What is it?
Herpes is a common infection caused by the Herpes Simplex Virus (HSV). There are two types of HSV that cause very similar symptoms. HSV can infect the oral area (commonly referred to as cold sores or fever blisters) or genital area. Most of the oral infections are caused by HSV 1 while most of the genital infections are from HSV 2. However, either type can cause infection in either the mouth or genital area. About 50-80% of people in the US have oral herpes. Many people with genital herpes do not know they have the infection because symptoms can be mild.
What are the symptoms?
The most common symptom is a cluster of blister-like lesions. These develop at the site of contact from an infected person. It can take 2-12 days for symptoms to develop after being exposed. Some people notice itching or burning before the blisters break out. The blisters can be found around the mouth, in the genital area and around the anus/buttocks area. The blisters open and cause open sores which are painful, especially in the female genital area during urination. Swelling can also occur. Females may also have vaginal discharge. Other symptoms that occur with first infection can include swollen lymph glands, fever, muscle aches, headache and fatigue. The sores will eventually crust over and heal. This can take 1-3 weeks for the first infection.
Many people with genital HSV can have very mild symptoms or no symptoms at all and not know they are infected. They can also mistake the symptoms for another problem such as jock itch, yeast infections or bug bites.
How is it transmitted?
HSV is transferred from one person to another by skin to skin contact with an infected person. The virus enters the body through a tiny open area on the skin or through the mucus membranes of the genital or oral area. It can also be transferred to the eye or an open cut on the body through hand contact. Children often get oral HSV from being kissed by an infected relative. The virus is especially contagious when sores are present but can also be contagious when there are no sores. Oral, vaginal and anal intercourse are sexual activities that can transmit the virus. Using condoms and oral barriers can decrease the risk of getting HSV. Hand-washing is important after touching the area that has sores to prevent spreading the virus to another part of the body. HSV does not live long on surfaces so infection from toilet seats and towels is unlikely.
How is herpes diagnosed?
Your provider will take a history and do an examination. If there are symptoms, testing may be done by swabbing the affected area with a Qtip. This sample will be sent off to a laboratory to look for the presence of the Herpes virus. Testing for other sexually transmitted infections may be recommended.
What are the complications of herpes?
Once a person is infected, recurrences of outbreaks can happen. HSV remains in the body when there are no sores present. Recurrences can be triggered by stress, fatigue, poor nutrition, illness or, in the case of oral HSV, sun exposure. Recurrences are usually milder than the initial outbreak and heal faster. Many people notice a burning or tingling feeling at the site of outbreak before a recurrence happens. More outbreaks happen in the first year after being initially infected. As time goes on, recurrences happen less frequently and become less severe.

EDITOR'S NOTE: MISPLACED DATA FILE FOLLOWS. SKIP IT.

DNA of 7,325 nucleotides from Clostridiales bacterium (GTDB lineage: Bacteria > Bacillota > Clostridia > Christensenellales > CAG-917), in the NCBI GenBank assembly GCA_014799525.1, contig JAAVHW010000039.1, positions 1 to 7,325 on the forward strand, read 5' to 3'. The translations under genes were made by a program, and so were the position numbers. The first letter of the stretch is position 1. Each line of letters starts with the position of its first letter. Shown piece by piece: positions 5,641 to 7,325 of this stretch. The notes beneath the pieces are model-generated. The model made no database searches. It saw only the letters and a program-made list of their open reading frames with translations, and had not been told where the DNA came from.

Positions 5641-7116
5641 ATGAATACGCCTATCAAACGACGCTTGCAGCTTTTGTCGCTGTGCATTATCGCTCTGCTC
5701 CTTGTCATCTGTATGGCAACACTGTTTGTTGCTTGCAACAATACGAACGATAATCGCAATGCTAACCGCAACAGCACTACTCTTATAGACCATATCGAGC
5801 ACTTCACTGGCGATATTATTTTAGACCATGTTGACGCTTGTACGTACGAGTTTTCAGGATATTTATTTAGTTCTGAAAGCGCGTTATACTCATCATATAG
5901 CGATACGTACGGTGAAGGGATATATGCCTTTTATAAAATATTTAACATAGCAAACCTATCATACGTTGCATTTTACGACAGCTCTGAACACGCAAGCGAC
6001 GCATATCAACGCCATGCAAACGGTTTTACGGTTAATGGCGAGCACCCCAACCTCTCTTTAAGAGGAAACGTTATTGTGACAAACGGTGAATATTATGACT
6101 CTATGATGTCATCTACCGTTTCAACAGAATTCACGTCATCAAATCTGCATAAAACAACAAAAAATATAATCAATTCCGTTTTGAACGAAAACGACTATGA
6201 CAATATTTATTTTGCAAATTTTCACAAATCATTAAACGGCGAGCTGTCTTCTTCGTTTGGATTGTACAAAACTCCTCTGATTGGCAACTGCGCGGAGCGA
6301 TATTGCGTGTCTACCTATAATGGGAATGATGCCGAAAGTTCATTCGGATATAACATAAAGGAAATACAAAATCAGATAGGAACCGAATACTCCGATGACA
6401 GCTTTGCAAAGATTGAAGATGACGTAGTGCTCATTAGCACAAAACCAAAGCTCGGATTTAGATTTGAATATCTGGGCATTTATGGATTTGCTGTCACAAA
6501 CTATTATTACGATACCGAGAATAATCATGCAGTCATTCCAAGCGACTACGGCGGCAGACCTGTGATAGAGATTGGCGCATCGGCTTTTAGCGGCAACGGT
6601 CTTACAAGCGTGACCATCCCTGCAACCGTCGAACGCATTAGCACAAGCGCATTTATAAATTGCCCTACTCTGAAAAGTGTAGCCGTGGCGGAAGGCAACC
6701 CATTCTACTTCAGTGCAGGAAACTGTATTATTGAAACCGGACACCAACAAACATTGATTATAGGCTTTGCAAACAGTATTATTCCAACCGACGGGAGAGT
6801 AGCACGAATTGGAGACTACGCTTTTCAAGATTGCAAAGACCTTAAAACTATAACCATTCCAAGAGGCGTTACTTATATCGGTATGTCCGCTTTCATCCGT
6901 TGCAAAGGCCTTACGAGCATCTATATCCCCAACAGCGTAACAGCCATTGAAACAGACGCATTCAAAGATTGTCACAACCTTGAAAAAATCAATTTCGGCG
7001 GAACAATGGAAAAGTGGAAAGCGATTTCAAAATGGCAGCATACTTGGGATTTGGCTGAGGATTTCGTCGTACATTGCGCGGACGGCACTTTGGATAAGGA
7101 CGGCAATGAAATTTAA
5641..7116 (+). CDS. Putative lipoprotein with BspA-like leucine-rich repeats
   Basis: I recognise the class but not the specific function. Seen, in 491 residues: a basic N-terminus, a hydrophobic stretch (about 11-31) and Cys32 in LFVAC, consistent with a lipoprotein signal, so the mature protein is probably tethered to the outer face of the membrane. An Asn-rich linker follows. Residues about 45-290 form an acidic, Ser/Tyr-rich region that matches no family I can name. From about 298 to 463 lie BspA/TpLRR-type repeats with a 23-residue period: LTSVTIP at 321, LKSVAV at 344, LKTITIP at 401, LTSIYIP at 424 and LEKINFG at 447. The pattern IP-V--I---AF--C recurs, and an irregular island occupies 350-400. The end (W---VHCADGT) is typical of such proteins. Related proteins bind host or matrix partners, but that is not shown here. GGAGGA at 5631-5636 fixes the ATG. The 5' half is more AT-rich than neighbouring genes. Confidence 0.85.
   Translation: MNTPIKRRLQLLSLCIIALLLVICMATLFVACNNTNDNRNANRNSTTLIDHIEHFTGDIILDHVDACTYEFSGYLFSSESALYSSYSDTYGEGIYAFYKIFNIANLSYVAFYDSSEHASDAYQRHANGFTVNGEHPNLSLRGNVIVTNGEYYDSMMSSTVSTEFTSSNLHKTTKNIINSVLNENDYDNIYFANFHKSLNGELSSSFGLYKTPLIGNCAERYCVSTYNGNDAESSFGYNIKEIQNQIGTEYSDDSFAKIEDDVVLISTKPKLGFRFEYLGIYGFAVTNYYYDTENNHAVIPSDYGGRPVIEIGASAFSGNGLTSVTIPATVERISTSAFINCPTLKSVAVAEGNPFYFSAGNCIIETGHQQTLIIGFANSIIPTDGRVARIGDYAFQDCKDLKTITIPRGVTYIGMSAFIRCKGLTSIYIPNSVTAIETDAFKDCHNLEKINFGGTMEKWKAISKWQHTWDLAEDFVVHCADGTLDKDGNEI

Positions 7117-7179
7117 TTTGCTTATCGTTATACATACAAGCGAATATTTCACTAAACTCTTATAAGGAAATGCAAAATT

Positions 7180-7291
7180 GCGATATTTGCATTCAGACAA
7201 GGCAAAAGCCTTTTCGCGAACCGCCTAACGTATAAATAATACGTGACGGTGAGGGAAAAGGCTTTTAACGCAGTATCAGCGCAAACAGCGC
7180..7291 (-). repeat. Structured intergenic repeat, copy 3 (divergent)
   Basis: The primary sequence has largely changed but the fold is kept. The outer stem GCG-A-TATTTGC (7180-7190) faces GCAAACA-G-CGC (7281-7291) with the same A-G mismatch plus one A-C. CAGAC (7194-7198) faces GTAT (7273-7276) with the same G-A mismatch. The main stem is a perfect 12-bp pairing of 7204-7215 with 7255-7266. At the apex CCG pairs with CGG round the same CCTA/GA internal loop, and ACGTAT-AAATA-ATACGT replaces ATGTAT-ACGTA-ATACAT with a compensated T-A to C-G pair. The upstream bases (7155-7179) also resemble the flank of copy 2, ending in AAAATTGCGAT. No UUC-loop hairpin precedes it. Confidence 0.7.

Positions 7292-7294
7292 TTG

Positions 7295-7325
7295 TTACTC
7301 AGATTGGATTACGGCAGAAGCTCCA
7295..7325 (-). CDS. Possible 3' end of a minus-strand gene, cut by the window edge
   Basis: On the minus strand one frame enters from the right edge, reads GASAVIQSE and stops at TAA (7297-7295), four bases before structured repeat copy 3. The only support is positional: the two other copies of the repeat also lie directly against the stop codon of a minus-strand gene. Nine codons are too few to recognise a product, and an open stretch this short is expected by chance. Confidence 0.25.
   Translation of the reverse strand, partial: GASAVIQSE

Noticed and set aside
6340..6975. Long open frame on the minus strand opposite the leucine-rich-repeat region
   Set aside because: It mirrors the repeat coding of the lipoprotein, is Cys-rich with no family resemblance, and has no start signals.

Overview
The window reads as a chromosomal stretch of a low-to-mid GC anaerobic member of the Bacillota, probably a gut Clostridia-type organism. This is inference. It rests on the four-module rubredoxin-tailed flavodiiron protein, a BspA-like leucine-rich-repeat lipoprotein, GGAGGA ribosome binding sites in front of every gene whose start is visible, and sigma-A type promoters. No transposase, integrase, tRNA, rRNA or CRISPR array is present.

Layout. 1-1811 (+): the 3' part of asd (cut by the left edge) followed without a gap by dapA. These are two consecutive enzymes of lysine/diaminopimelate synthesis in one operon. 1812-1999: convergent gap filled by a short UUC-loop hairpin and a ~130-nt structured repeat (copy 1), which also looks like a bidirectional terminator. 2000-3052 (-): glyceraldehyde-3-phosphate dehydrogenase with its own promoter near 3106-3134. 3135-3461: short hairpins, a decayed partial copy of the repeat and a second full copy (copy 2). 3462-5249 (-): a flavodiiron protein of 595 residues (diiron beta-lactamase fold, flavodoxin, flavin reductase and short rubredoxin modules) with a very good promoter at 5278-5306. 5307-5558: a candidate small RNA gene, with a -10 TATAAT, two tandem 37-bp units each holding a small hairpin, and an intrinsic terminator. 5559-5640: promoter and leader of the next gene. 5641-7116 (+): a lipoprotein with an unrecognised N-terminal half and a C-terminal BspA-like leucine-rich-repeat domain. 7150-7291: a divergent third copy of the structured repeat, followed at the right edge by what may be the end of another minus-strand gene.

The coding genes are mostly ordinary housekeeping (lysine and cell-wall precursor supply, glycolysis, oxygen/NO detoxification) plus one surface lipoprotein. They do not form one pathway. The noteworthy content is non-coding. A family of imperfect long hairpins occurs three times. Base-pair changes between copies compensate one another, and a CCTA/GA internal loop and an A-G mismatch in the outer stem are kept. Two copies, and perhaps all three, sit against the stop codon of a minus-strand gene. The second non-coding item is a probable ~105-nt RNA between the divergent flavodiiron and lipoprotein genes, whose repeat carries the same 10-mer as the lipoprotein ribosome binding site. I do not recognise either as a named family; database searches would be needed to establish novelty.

HSV infection can increase risk for HIV infection.
HSV initial infection during pregnancy can cause damage to the fetus.
HSV infection in the vagina during vaginal delivery of a baby can cause infection and be fatal to the baby. It is important to tell your provider if you have a history of vaginal HSV and you become pregnant. Medications may help prevent outbreaks or cesarean delivery may be recommended.
How can herpes be treated?
There is no cure for HSV but it can be treated with anti-viral medications. These medicines can lessen the symptoms and help the sores heal faster. The sooner medication is started, the faster the healing. The medications can be taken daily to suppress frequent outbreaks. They can also lessen the chance of spreading the infection to a sexual partner if taken daily. Talk to your health care provider to see if this is an option.
Other things can be done to reduce the discomfort:
- Soak in a tub of cool water
- Keep the infected area clean and dry
- Use a hair dryer to dry the genital area after a bath or shower
- Avoid tight fitting clothing
- Wear cotton underwear
How can I decrease the risk of getting herpes?
- Being in a monogamous relationship with an uninfected partner
- Using condoms or oral barriers
- Talk to your partner before engaging in sexual activities
- Don’t engage in sexual activities under the influence of alcohol or drugs
If you are infected, avoid engaging in sexual activities when you are having an outbreak. Use condoms or oral barriers between outbreaks. Talk to your health care provider about suppressive daily medication. Tell a potential partner about your infection. Many people in long term, monogamous relationships decide together how to manage the risk of transmitting the infection.
Where can I find more information about herpes?
Being diagnosed with HSV can cause emotional upset. HSV is a recurrent infection that is treatable. Talking to a counselor, a medical provider or a trusted friend may help. Many people find that over time, they are able to manage the symptoms and emotional stress. Pay attention to your body’s signals that might indicate an outbreak. Educate yourself to help you feel in control.
Health and Wellness Education, IU Health Center
American Sexual Health Association
P. O. Box 13827
Research Triangle Park, NC 27709-3827
Center for Disease Control
International Herpes Alliance
National Herpes Hotline